I have no musical training. There is not a tune to sing this to. I don't speak French. But it's what my daughter would do. So here, now, is my Chant for TiBert:

He's great with kids and juggling, too!

TiBert! TiBert!

He'll teach you how to drive a canoe!

TiBert! TiBert!

We'll play the spoons and dance a jig!

TiBert! TiBert!

With TiBert our fun will always be big! (I'm going to work on this line some more)

It's TiBert Le Voyageur!

Who wants to be in a York boat race?

TiBert! TiBert!

Or play the harp inside your face?

TiBert! TiBert!

He makes every kid a part of the show!

TiBert! TiBert!

When it's all over you won't want to go!

It's TiBert Le Voyageur!

It's TiBert Le Voyageur!


— Reviewed by Kelly Stifora

Vikings and Romans: The Untold Stories


You'll find this re-titled show listed in your program as Horrible Histories: Vicious Vikings and Rotten Romans — though your best bet is just not to find it at all.

Taking material from the popular and long-running British Horrible Histories series, this is intended to be a cheeky look at some of the gorier and more unseemly aspects of Viking and Roman history.

But it becomes a demonstration of how poor execution can kill a good joke. With some wooden performances and excruciatingly long blackouts between the many, many scenes, the show never develops the rhythm and pace essential for comedy.

It's an awkward and amateurish take on history that's better left forgotten.

— Reviewed by Joff Schmidt

Wonderheads present The Wilds at the 2018 Winnipeg Fringe Festival. Left to right: Emily Windler, Kate Braidwood and Andrew Phoenix. (DesignEgg)

The Wilds

★★★★★ STARS

The Wonderheads return with their signature full-head masks — and a tale that's darker than their previous shows, but no less captivating or magical.

It follows an elderly man who must enter a fearsome forest after his wife — and their favourite tree — vanish from their backyard.

What unfolds as he encounters a cast of curious creatures is a profoundly moving story of love, loss and hope.

As always, much of the magic here is in how expressive the Wonderheads' masks are — performers Andrew Phoenix and Kate Braidwood convey emotion so beautifully, you forget the expressions on the masks aren't, in fact, changing.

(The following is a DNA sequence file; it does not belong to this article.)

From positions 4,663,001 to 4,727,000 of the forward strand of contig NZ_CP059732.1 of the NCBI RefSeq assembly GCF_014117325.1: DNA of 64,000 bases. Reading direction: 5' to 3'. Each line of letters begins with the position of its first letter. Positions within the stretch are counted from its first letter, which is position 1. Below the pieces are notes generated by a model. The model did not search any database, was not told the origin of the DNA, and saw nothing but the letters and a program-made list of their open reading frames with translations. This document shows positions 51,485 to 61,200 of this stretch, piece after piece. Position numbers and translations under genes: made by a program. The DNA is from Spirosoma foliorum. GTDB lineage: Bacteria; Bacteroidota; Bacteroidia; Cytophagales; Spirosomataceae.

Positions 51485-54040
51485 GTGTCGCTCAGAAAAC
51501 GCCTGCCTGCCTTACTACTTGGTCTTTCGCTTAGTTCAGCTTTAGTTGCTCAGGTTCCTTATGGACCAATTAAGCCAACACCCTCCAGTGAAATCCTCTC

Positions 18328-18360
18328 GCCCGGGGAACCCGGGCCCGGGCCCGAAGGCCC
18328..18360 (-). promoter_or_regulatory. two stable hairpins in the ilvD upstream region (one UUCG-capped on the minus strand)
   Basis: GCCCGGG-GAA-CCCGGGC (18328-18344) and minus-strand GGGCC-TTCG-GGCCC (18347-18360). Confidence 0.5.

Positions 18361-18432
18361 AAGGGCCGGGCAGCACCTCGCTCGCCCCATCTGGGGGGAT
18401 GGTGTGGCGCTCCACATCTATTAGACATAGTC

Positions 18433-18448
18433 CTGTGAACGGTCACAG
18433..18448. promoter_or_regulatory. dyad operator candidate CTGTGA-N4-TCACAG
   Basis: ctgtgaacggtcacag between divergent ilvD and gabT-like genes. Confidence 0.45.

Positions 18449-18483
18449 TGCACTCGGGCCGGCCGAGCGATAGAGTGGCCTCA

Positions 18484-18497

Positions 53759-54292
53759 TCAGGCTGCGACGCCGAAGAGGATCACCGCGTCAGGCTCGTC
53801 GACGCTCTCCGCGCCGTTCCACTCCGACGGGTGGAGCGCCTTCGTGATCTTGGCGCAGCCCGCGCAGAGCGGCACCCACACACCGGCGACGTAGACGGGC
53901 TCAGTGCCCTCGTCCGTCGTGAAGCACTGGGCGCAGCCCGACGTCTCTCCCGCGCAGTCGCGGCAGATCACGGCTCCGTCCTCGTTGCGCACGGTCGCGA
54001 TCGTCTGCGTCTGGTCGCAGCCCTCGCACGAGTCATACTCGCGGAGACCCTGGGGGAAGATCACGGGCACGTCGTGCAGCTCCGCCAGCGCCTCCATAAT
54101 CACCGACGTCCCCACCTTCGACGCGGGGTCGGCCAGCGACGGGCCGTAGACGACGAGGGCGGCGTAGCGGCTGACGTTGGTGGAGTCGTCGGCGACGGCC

They also incorporate wonderful puppet work — everything from simple stick puppets to full-body puppetry.

A stunning soundtrack from California duo The Singer and the Songwriter gives even more emotional heft to the otherwise silent show.

The material is darker than normal for the Wonderheads, and the show has some intense moments — it's probably not suitable for the youngest Fringers. But older kids, and any adult who has a trace of their inner child left, will delight in The Wilds.

— Reviewed by Joff Schmidt

And for even more family-friendly picks, see our reviews of:

With files from Joff Schmidt, Kelly Stifora and Kaj Hasselriis


To encourage thoughtful and respectful conversations, first and last names will appear with each submission to CBC/Radio-Canada's online communities (except in children and youth-oriented communities). Pseudonyms will no longer be permitted.

By submitting a comment, you accept that CBC has the right to reproduce and publish that comment in whole or in part, in any manner CBC chooses. Please note that CBC does not endorse the opinions expressed in comments. Comments on this story are moderated according to our Submission Guidelines. Comments are welcome while open. We reserve the right to close comments at any time.

Become a CBC Member

Join the conversation  Create account

Already have an account?